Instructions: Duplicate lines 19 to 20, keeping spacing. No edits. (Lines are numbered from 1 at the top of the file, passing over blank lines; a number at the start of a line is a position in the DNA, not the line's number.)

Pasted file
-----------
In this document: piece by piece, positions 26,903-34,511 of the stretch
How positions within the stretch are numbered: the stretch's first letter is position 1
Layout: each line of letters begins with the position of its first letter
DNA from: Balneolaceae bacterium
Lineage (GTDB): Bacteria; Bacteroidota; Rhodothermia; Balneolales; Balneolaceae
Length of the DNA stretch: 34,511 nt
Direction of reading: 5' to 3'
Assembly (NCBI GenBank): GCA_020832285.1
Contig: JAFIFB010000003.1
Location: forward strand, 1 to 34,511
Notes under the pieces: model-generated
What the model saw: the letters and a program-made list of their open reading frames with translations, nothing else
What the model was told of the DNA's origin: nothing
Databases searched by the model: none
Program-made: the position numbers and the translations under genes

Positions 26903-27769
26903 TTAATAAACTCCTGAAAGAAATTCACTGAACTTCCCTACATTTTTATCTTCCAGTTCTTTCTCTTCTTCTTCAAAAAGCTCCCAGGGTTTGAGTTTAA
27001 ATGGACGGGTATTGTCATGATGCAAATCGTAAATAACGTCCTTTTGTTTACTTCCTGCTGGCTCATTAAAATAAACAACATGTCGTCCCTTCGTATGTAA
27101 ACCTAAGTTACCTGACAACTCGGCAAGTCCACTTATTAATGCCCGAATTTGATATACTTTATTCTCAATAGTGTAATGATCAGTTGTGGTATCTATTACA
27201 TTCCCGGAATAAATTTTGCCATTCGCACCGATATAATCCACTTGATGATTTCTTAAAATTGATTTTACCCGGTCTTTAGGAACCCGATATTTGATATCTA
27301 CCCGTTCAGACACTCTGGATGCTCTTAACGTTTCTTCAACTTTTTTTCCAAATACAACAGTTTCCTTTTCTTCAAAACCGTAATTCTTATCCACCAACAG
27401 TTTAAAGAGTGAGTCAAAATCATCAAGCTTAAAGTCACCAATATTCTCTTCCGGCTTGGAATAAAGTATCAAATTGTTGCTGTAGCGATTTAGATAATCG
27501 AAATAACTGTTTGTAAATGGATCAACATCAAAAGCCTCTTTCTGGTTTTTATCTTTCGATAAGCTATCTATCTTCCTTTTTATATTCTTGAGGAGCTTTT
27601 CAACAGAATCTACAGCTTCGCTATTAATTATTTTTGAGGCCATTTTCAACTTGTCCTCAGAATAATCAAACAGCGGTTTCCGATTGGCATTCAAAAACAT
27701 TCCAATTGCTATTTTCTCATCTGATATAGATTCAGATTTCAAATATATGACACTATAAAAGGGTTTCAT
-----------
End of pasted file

27101 ACCTAAGTTACCTGACAACTCGGCAAGTCCACTTATTAATGCCCGAATTTGATATACTTTATTCTCAATAGTGTAATGATCAGTTGTGGTATCTATTACA
27201 TTCCCGGAATAAATTTTGCCATTCGCACCGATATAATCCACTTGATGATTTCTTAAAATTGATTTTACCCGGTCTTTAGGAACCCGATATTTGATATCTA